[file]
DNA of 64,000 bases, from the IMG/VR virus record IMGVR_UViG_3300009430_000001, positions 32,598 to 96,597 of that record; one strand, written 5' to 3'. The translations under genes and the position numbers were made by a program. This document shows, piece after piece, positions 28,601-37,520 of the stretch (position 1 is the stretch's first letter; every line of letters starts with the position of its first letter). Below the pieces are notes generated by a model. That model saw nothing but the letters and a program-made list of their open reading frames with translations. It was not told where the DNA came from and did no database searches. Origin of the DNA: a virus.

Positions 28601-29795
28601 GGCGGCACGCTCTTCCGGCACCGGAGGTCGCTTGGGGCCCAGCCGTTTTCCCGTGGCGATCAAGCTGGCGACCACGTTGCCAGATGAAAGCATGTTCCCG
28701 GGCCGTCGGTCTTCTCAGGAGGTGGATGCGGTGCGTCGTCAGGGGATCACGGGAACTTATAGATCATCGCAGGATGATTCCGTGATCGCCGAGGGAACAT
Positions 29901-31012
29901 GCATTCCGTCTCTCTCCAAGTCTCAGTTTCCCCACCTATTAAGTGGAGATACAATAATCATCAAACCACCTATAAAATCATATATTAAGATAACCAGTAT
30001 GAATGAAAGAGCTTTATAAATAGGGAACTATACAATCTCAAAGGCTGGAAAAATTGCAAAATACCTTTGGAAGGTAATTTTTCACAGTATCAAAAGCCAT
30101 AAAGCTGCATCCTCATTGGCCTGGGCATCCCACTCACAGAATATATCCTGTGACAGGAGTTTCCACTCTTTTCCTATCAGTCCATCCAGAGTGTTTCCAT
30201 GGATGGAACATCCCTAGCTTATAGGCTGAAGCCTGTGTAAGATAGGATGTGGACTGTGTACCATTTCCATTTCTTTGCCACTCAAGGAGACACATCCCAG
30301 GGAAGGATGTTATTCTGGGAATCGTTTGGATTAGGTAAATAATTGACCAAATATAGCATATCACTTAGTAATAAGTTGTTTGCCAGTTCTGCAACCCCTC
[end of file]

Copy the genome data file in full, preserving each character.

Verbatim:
DNA of 64,000 bases, from the IMG/VR virus record IMGVR_UViG_3300009430_000001, positions 32,598 to 96,597 of that record; one strand, written 5' to 3'. The translations under genes and the position numbers were made by a program. This document shows, piece after piece, positions 28,601-37,520 of the stretch (position 1 is the stretch's first letter; every line of letters starts with the position of its first letter). Below the pieces are notes generated by a model. That model saw nothing but the letters and a program-made list of their open reading frames with translations. It was not told where the DNA came from and did no database searches. Origin of the DNA: a virus.

Positions 28601-29795
28601 GGCGGCACGCTCTTCCGGCACCGGAGGTCGCTTGGGGCCCAGCCGTTTTCCCGTGGCGATCAAGCTGGCGACCACGTTGCCAGATGAAAGCATGTTCCCG
28701 GGCCGTCGGTCTTCTCAGGAGGTGGATGCGGTGCGTCGTCAGGGGATCACGGGAACTTATAGATCATCGCAGGATGATTCCGTGATCGCCGAGGGAACAT
Positions 29901-31012
29901 GCATTCCGTCTCTCTCCAAGTCTCAGTTTCCCCACCTATTAAGTGGAGATACAATAATCATCAAACCACCTATAAAATCATATATTAAGATAACCAGTAT
30001 GAATGAAAGAGCTTTATAAATAGGGAACTATACAATCTCAAAGGCTGGAAAAATTGCAAAATACCTTTGGAAGGTAATTTTTCACAGTATCAAAAGCCAT
30101 AAAGCTGCATCCTCATTGGCCTGGGCATCCCACTCACAGAATATATCCTGTGACAGGAGTTTCCACTCTTTTCCTATCAGTCCATCCAGAGTGTTTCCAT
30201 GGATGGAACATCCCTAGCTTATAGGCTGAAGCCTGTGTAAGATAGGATGTGGACTGTGTACCATTTCCATTTCTTTGCCACTCAAGGAGACACATCCCAG
30301 GGAAGGATGTTATTCTGGGAATCGTTTGGATTAGGTAAATAATTGACCAAATATAGCATATCACTTAGTAATAAGTTGTTTGCCAGTTCTGCAACCCCTC